The ISIS has conducted numerous coordinated assaults on Iraqi security forces over the past year. The most prominent raid took place on July 21, when assault teams attacked prisons in Abu Ghraib and Taji. At least 26 policemen and prison guards were killed, while hundreds of prisoners, including many senior al Qaeda leaders, escaped. Many are still on the loose.

The ISIS continues to display its capacity to plan and execute coordinated operations against Iraq’s security facilities. These attacks are part of multiple ‘waves’ of al Qaeda’s “Destroying the Walls” campaign, which was announced by emir Abu Bakr al Baghdadi, who is also known as Abu Du’a, on July 21, 2012.

Bill Roggio is a Senior Fellow at the Foundation for Defense of Democracies and the Editor of FDD's Long War Journal.

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  • This is crazy that they have retaken large parts of Iraq. Where is the funding coming from? I suspect the Gulf dictatorships and their endless oil money. The problem from the beginning has been the oil dictatorships spending their trillions support this garbage all over the world and they continue to do it. Maybe the King of Saudi Arabia isn’t involved personally and may even be against it but the hardlines who are ridiculously rich continue to dump buckets of money at al Qaeda across the globe. The problem isnt just the Saudis but UAE, Bahrain, Qatar, Kuwait and anyone else in that category of dictatorship. Gaddafi was a small isolated fly compared to these guys.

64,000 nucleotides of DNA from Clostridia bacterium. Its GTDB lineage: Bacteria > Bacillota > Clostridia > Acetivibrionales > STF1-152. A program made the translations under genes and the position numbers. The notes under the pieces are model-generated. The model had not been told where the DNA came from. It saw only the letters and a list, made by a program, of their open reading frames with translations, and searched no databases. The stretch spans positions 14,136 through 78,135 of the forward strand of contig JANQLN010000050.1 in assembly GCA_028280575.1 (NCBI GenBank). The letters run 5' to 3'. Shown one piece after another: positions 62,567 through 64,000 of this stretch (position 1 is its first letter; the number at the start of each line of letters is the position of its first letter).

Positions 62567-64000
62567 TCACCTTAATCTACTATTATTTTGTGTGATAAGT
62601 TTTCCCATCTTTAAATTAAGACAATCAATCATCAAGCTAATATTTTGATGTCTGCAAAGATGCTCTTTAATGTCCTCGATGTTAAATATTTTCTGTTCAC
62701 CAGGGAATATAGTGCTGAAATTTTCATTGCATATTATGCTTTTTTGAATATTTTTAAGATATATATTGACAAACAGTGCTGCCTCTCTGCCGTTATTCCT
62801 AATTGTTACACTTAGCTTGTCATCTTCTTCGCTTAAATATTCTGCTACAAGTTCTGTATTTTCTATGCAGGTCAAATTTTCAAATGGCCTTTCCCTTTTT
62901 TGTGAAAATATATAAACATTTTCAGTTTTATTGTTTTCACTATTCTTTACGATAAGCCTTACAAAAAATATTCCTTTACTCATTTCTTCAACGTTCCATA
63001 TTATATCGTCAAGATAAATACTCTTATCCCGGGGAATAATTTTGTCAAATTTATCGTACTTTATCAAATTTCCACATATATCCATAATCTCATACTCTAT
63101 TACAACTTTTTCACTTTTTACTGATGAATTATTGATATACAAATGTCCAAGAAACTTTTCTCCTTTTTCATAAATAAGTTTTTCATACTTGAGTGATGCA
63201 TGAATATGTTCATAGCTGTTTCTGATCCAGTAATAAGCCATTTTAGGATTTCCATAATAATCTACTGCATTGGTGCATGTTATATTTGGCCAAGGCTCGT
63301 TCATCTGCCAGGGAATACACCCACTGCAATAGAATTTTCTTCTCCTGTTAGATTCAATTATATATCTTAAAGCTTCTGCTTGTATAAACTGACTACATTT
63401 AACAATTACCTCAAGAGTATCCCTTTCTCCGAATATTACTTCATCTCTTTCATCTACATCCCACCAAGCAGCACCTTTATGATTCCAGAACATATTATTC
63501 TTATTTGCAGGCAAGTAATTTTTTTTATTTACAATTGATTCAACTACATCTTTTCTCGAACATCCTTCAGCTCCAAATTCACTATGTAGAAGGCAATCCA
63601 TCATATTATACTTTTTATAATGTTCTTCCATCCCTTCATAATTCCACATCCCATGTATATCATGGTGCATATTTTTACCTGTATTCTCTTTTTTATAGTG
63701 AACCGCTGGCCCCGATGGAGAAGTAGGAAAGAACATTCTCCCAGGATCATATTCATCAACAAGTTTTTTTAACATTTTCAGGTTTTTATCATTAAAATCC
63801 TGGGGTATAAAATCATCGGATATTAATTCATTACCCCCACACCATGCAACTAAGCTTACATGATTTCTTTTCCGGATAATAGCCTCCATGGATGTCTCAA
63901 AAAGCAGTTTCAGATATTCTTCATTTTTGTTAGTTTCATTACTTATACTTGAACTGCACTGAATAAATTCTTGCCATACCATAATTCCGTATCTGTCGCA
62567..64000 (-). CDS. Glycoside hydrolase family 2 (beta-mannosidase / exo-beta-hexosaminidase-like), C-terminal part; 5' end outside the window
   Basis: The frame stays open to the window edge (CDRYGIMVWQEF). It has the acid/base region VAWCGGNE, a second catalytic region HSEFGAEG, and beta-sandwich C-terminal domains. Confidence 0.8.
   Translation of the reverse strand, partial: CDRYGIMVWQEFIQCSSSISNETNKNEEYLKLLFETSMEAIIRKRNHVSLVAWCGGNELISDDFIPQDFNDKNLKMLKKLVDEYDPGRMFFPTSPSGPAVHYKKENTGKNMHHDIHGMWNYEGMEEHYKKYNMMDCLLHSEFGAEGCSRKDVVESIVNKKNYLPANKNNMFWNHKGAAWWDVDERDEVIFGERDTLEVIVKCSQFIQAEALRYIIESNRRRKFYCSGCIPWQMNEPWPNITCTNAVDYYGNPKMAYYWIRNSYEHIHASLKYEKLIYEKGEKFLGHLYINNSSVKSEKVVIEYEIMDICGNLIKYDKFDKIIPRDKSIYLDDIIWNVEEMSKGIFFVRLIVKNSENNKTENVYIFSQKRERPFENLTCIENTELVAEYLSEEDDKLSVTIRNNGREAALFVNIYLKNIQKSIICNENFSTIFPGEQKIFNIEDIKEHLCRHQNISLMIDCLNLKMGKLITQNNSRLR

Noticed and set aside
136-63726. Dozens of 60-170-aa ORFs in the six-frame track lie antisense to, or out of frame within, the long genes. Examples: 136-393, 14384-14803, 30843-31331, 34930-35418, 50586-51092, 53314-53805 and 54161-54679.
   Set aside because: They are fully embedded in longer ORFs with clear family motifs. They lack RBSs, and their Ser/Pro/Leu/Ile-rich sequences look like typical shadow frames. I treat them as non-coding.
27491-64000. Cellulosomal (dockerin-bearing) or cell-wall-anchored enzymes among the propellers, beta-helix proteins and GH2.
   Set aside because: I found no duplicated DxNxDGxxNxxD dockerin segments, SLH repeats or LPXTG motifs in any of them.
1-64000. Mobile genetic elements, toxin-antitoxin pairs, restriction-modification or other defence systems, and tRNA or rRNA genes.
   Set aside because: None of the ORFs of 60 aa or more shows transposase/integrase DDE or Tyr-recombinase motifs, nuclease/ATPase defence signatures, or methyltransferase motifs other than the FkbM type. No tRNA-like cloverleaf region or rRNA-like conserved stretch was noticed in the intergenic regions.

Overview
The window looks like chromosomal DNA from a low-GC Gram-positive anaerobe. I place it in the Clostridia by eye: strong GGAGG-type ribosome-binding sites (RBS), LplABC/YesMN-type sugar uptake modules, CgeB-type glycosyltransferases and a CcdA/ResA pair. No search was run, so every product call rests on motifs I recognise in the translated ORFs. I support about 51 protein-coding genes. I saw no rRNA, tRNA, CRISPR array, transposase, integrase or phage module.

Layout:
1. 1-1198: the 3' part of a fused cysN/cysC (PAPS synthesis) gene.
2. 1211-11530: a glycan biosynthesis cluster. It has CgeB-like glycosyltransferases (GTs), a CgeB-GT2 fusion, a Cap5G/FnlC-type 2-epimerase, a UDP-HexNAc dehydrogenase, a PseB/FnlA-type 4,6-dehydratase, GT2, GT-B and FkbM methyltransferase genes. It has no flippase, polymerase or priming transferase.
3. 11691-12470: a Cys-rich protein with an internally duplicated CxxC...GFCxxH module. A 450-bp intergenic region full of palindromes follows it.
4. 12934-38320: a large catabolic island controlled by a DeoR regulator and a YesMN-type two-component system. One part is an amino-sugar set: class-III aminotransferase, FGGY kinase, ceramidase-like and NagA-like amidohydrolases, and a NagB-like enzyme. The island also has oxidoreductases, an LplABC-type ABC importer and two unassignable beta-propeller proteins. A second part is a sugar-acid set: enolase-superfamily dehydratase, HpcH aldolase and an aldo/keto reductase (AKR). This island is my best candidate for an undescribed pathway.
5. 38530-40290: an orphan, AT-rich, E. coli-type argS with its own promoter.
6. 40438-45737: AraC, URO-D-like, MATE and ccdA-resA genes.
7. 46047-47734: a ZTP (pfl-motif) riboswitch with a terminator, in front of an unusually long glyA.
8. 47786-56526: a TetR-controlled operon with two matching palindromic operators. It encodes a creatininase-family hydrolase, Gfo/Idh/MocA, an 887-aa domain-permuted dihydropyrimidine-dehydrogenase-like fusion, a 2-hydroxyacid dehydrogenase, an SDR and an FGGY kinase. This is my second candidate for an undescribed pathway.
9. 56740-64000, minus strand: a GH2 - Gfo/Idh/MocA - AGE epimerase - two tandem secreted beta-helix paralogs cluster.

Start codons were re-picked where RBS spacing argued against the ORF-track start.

• Tm says:

    Ok, again and again suicide bombers strike, we need a paramoint shift in awareness. In WWII we saw them and they feared us, the suicide weapon can be defeated.
    Assume you are the target all the time and be aware to expect it. No different than sitting on an air craft carrier for months on end with 2000 others on the pacific in 1942.
    Expect to be attacked. Be surprised if you are not.

  • Chris says:

    hard to stop somebody wnting to blow themselves up, but you’d think they would start running out of guys( girls ) raising their hands

  • Ed says:

    You would think that you would run out of people, but how big is their manpower pool?
    Also battle field success will get some people more likely to volunteer as their sacrifice will count for something they hold dear. It may be warped, but they still hold it dear.

  • Tom says:

    The U.S. built an earth berm around Rutbah to control access. While it would not be 100% effective, if it significantly adds to risk of detection of entering and exiting Rutbah, then it has its’ intended effect.
    It had an effect because one of the local Jihadis gave up the struggle and decamped for Syria. but he did not like Syria and made entreaties to the local Rutbah authorities to take him back. So the berm did have an effect. But all walls must be manned and maintained.

  • Larry says:

    ” Maybe the King of Saudi Arabia isn’t involved personally and may even be against it but the hardlines who are ridiculously rich continue to dump buckets of money at al Qaeda across the globe.” -Adrian
    That is pretty much it. Even if the King is not involved himself, it is almost a difference without distinction. He does not have the desire, will or resources to stop other rich sheikhs from funding terrorists, so WHAT DIFFERENCE DOES IT MAKE, if we befriend Saudi Arabia?
    Is it in our interest to protect them, work with them of trade with them?